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Describe how bacteria divide and what features enable them to do so

1) Divide rapidly (exponentially) via transverse fission (splitting apart geometrically)

2A) Actin/tubulin homologues + mitotic apparatus --> chromosome segregation after replication
2B) Cytoskeleton --> to maintain cell shape


1) Clone
2) Strain
3) Isolate
4) Serotype

1) Clone: population derived from a single cell
2) Strain: clone that is genetically different from other clones of the same species
3) Isolate: clone cultured from a patient with an infection
4) Serotype: clone characterized by specific, important surface structures recognized by the immune system


What is the function and structure of bacterial envelopes

Function: protects bacteria, virulence factor for mammalian cells, target of antibiotics

A) Plasma membrane: lipid bilayer eq to mt inner membrane, contains respiratory chain + transport proteins
B) Cell wall: stop water flow into cell --> prevent osmotic lysis; formed by peptidoglycan (inflammatory virulence factor)
C) Structures outside cell wall


1) What is the difference between Gram positive and Gram negative bacteria?
2) How are they ID-ed via Gram stain?
3) What types of bacteria cannot be Gram-stained?

1) Gram positive: peptidoglycan has 20-50 layers
Gram negative: peptidoglycan has 1-3 layers

2) Heat fix bacteria to slide --> stain with Gentian violet dye --> add iodine which complexes/mordants with the dye --> decolorize with alcohol --> counterstain with safranin --> Gram positive is purple; negative is pink

3) Two types of bacteria that cannot be Gram-stained:
A) Acid fast- contain too much lipid for dye to penetrate e.g. Mycobacterium
B) Wall-less- no cell wall e.g. Rickettsia


Compare/contrast the structure of Gram positive vs negative bacterial envelopes

Gram-positive envelopes:
-protein fibrillae/pilli --> anchored to peptidoglycan; for adhesion to cells (virulence factor)
- lipotechoic acids --> sugar polymers linked by phosphates --> structure and stability; bind to TLR to release inflammatory cytokines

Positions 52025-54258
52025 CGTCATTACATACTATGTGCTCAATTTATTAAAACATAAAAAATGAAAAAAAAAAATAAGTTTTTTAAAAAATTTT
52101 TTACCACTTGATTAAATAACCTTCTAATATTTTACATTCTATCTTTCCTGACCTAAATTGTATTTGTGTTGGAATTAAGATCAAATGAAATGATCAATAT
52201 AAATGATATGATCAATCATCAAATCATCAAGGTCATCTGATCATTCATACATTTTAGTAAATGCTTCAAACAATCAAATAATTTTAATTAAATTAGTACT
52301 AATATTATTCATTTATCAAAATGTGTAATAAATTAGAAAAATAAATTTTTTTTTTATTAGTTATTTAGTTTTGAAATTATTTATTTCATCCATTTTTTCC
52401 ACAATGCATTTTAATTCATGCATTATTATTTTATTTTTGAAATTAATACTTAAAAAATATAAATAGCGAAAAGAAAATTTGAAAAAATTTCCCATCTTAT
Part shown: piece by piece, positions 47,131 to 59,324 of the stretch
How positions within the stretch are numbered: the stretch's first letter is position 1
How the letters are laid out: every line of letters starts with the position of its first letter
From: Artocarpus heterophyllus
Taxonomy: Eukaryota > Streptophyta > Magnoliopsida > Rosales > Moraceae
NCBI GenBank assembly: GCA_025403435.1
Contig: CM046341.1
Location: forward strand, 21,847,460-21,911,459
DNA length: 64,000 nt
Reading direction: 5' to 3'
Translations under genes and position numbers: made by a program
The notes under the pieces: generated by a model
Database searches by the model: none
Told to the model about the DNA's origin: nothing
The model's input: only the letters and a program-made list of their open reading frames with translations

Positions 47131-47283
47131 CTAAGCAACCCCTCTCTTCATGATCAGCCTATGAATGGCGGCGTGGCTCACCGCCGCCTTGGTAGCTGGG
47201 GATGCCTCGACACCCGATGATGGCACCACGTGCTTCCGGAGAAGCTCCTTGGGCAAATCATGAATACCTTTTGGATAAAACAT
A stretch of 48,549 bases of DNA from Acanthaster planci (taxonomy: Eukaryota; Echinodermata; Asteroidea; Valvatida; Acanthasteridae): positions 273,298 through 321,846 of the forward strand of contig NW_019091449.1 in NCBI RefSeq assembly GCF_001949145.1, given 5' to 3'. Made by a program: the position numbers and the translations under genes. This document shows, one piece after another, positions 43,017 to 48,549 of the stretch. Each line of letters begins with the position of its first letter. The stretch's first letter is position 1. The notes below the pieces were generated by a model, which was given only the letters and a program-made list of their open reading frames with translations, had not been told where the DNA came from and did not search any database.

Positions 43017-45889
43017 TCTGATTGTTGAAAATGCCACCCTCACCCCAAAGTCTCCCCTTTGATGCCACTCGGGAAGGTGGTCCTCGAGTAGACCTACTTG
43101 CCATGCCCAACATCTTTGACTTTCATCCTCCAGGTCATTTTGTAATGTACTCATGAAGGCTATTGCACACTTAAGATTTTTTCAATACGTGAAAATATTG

-group carbohydrates (only in some)

Gram-negative envelopes:
-outer lipid bilayer membrane external to the cell wall/peptidoglycan; anchored to peptidoglycan via lipoproteins --> highly impermeable, contains endotoxin lipopolysaccharides (LPS) and porin proteins (trimeric barrel to allow passage of solutes)
-periplasm --> space between cell membranes that contains the thin peptidoglycan, carrier proteins, enzymes, etc


What is the structure and function of LPS?

Only on Gram negative bacteria (outer leaflet of outer membrane); LPS = endotoxin

contains 3 parts:
1) O-antigen: long-chain polysaccharide that defends against complement; used to distinguish varieties of bacteria and target for antibiotics
2) Core polysaccharide: units bonded via divalent cations
3) Lipid A: disaccharide + FAs --> toxic when cell lyses open --> LPS binds to TLR --> cytokine storm + hemorrhage + septicemia


Describe bacterial motion and chemotaxis via flagella

Flagella rotate counterclockwise --> drives cell in one direction
Flagella rotate clockwise --> cell tumbles but does not move directionally

Up concentration gradient of attractant --> tumbling suppressed; smooth swimming in one direction
Down concentration gradient of attractant --> tumbling and reorientation promoted


Describe the following bacterial features:
1) S-layer
2) Capsule
3) Spores

1) S-layer: protect layer of protein external to the peptidoglycan

2) Capsule: layer of polysaccharide external to the peptidoglycan --> protects from phagocytosis
Bacteria with capsules are shiny/glistening/smooth; antigenically variable and cannot be visible on Gram stain; K1 capsule disguises E.coli by resembling human cell

3) Spores: made ONLY in Gram positive rods in unfavorable, nutrient-poor conditions; inert (dont grow or divide) and resistant to boiling and disinfecting (have to use autoclave); also do not Gram stain but spore position helps ID bacterial species


Describe two modes of genetic change among bacterial populations

Bacterial populations are clonal, large, and divide rapidly --> mutations have a substantial chance of occurring

1) Spread of favorable mutations via recombination e.g. by using antibiotic
2) Acquisition of genes from unrelated source; mediated by accessory genetic element


Describe accessory genetic elements and highlight which ones are replicons: